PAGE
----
I gave an elderly woman the middle finger the other day.
I was stopped at a red light, at an intersection clearly marked “NO TURN ON RED.” So, I did not turn on red. The elderly woman behind me responded by leaning on her horn. So I gave her the finger.
What I’m saying, is, I often struggle with being a good person.
You might have no idea what the hell I’m getting at. Stay with me. I promise I have a point.
What I don’t have are any adequate words to express my reaction to the horrific events of last Friday in Newtown, Connecticut. I am especially not going to pretend I can possibly fathom the pain of those parents, those children, that community. I can’t. But this post is not about what happened in Newtown.
If you follow me on Twitter, you know I have been vocal about my support for stricter gun regulations, especially a ban on the manufacturing and selling of assault rifles. I have been vocal about these beliefs since 2007, when a shooter killed 33 people on the campus of Virginia Tech. I was seventeen at the time. I learned the news while sitting in my high school journalism class.
I don’t feel the need to explain why this a hot-button issue for me, just as much as I don’t think any human being needs a reason to feel appalled at the deaths of innocent people. I will say that I went to a school in a community where gun violence was normal. People being “capped” on the streets were the subject of jokes. A 12-year-old boy was shot in the face at his kitchen table a mile away from the school. A 6th grader casually brought a gun to school to show his friend. Needless to say, I was afraid to go to school for most of my secondary career.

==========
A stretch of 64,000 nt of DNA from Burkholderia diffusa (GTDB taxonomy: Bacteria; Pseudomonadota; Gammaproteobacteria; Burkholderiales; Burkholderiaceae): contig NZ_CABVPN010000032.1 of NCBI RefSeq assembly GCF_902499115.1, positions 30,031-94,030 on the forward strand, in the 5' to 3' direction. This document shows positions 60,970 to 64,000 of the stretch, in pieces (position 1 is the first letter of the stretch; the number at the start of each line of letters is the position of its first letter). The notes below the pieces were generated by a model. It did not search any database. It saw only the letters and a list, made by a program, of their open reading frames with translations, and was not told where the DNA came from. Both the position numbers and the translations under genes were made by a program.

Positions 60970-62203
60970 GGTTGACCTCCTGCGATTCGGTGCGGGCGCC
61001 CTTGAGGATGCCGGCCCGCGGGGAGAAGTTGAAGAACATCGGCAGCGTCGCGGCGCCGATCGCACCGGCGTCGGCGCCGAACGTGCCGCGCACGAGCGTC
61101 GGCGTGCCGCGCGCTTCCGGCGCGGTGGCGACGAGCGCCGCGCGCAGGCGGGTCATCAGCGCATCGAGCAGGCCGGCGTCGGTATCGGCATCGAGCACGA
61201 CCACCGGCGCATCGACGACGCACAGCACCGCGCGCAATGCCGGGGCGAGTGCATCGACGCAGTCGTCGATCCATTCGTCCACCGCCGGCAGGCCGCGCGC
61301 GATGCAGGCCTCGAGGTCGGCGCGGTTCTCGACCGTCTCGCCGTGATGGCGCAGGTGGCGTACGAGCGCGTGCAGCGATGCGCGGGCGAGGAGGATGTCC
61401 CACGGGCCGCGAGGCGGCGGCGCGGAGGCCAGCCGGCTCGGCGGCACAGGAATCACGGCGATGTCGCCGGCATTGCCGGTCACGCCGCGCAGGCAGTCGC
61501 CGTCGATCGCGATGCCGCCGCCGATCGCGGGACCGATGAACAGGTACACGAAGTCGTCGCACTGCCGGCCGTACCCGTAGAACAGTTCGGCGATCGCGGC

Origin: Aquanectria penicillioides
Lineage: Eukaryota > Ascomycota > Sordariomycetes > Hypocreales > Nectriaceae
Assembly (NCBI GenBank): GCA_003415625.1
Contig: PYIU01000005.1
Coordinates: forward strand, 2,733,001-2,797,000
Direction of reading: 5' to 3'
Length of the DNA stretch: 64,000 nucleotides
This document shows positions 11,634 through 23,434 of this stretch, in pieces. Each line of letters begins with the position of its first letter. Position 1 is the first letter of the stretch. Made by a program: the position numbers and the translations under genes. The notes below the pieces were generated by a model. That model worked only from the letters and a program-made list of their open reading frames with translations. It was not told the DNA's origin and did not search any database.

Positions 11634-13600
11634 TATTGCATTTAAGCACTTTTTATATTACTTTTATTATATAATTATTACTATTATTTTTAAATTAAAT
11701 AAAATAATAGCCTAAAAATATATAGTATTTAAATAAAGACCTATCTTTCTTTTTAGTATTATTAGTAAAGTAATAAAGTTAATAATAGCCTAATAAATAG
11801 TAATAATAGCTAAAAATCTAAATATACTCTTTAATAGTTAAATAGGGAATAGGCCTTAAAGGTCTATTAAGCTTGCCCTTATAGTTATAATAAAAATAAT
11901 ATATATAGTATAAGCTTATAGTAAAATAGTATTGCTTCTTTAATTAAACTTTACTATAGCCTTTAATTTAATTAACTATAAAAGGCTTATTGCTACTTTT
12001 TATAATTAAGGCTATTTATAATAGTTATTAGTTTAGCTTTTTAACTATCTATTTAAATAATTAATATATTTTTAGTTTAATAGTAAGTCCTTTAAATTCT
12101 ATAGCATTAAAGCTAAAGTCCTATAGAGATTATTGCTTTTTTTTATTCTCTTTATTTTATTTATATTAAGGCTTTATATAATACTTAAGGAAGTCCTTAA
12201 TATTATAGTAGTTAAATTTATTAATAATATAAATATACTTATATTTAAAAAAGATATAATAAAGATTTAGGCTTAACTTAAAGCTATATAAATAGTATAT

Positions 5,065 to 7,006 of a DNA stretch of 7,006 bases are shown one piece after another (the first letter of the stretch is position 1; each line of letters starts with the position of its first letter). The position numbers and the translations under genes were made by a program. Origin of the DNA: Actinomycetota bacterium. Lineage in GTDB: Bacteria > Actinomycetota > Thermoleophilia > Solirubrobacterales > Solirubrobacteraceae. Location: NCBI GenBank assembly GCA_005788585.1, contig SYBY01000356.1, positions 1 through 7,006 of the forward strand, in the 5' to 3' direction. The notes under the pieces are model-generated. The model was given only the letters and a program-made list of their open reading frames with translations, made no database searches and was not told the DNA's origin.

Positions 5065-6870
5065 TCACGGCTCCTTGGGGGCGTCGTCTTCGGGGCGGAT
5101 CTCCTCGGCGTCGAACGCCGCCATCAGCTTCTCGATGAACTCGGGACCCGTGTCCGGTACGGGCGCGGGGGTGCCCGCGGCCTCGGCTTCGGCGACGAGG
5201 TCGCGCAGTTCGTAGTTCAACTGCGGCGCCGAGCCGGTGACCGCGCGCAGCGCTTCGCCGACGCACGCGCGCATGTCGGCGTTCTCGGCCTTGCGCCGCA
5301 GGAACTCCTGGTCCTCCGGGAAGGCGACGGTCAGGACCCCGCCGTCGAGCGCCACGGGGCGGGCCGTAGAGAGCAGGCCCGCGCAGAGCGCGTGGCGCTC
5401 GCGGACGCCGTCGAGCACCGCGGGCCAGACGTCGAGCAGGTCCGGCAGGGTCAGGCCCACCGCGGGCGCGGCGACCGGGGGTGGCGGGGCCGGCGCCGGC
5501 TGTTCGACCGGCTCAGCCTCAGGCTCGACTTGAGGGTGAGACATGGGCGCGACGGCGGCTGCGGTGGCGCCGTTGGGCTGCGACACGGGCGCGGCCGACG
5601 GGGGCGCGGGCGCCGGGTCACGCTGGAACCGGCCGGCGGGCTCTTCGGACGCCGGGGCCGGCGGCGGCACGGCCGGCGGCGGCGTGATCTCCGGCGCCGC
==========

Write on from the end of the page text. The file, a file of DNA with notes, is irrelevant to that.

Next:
But this post is not about my views on gun regulations (I avoid the word control). I’ve struggled over the past week about what to say and not to say on Twitter. To be political, or not to be political? That was the question. It’s a question I’ve had before, over various other hot-button issues. Speak up, or shut up and just talk about books? (I don’t judge anyone who just wants to talk about books. That’s fine! I’m talking about my personal decisions with what to post on Twitter.)
It’s a much debated topic, whether or not having a platform or dedicated fan base justifies speaking out on political issues. “SHUT UP LEO DICAPRIO, WE DON’T CARE HOW YOU FEEL ABOUT THE ENVIRONMENT AS LONG AS YOU DON’T MAKE ANOTHER MOVIE LIKE THE BEACH.” I don’t personally know any authors as famous as Leo DiCaprio. But I’ve seen many get criticized for using social networking to express their political views.
I think it’s important I acknowledge one irrefutable truth: I am no one. I have a couple hundred Twitter followers, I have a book coming out next year, but I am a nobody. I can preach all I want to about how fucking asinine the NRA’s press conference was this morning, but that doesn’t mean anyone is listening. The most it’s going to accomplish is that someone agrees with me. Follower gained. The worst, someone doesn’t agree with me. Follower lost. Womp, womp.
I’ve thought about whether or not the followers are worth it. Whether or not offending someone who might then decide to never, ever buy my book is worth being vocal about the things I believe in.
Then I thought, if I place selling a few copies of my book above all else, what does that say about me?
I struggle with being a good person. But what I’ve learned this week is that I just want to be a person. I don’t want to be “the author on a soapbox.” I don’t want to be an author this week. I don’t even know if I even qualify as an author yet, since you can’t read my book until July.
I just want to be me for a little while. I’m not perfect. I flip off rude drivers, regardless of age. I’ve done, and will continue to do a lot of things I’m not proud of. But I don’t want to regret keeping my mouth shut when there’s the smallest chance I could have prompted someone else to act. Because I care, a lot, about curbing gun violence.
So I might mention it a couple times on Twitter.